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Since a Lie algebra is also a vector space, we can see that a Lie algebra has variety structure.

Is the bracket a morphism of varieties, and if it isn't always the case, is there a name for a structure that does have that property?

Motivation:

  • If a variety is also a group, where the multiplication and inverse are morphisms of varieties, we have an algebraic group.
  • If a variety is also a Lie algebra, where the Lie bracket is a morphism of varieties. What do we call this?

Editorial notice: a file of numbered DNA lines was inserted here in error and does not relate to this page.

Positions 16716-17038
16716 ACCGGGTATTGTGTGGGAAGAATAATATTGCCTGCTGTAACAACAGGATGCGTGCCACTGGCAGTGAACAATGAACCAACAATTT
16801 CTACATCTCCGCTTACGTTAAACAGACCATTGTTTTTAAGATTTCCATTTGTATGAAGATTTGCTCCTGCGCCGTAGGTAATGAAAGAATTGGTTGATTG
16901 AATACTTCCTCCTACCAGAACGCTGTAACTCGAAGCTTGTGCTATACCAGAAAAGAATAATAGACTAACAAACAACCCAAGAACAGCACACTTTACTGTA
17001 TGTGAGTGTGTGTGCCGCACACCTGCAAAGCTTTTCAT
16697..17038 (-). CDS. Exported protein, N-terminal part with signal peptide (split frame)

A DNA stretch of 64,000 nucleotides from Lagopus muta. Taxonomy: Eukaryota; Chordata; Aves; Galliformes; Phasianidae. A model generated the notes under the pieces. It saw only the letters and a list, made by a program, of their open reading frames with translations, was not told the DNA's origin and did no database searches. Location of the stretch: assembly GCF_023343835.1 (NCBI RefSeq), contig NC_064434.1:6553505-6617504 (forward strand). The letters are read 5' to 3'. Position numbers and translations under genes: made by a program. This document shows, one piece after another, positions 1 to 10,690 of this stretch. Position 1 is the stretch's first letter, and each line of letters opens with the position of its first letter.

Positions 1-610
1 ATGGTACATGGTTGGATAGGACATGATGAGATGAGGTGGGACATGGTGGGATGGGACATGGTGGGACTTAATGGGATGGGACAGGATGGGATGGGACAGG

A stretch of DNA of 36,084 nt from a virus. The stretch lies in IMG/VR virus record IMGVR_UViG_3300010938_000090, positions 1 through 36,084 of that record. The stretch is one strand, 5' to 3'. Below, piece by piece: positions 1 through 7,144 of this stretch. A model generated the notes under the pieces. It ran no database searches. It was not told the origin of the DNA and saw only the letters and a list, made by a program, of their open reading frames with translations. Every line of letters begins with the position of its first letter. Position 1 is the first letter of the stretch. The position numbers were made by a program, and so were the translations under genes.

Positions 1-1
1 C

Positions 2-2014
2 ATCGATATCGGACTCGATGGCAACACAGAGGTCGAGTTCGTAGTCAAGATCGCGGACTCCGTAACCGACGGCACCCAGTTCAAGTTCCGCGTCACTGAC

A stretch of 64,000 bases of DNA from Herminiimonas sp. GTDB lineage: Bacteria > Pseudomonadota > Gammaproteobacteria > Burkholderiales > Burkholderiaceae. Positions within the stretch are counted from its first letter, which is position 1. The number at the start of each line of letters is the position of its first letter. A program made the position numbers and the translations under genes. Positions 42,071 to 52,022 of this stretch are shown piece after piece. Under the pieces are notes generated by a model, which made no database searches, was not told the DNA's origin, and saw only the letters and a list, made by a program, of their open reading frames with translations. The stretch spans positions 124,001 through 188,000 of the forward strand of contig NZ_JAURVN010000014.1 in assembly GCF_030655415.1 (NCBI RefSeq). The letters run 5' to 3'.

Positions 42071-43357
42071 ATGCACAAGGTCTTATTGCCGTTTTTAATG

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    $\begingroup$ Yes, the Lie bracket is bilinear, hence is a morphism $V \times V \rightarrow V$. $\endgroup$ – Nefertiti Aug 4 '17 at 12:40
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As Nefertiti said, in an arbitrary finite-dimensional algebra, the bilinear map is a morphism of varieties. Indeed in a basis, the bracket takes the form $$(x_1,\dots,x_n,y_1,\dots,y_n)\mapsto (z_1,\dots,z_n)$$ $$z_k=\sum_{(i,j)}a_{i,j,k}x_iy_j,$$ where $a_{i,j,k}$ are the structure constants. So each coordinate $z_k$ is indeed polynomial in the variables $(x_1,\dots,y_n)$.

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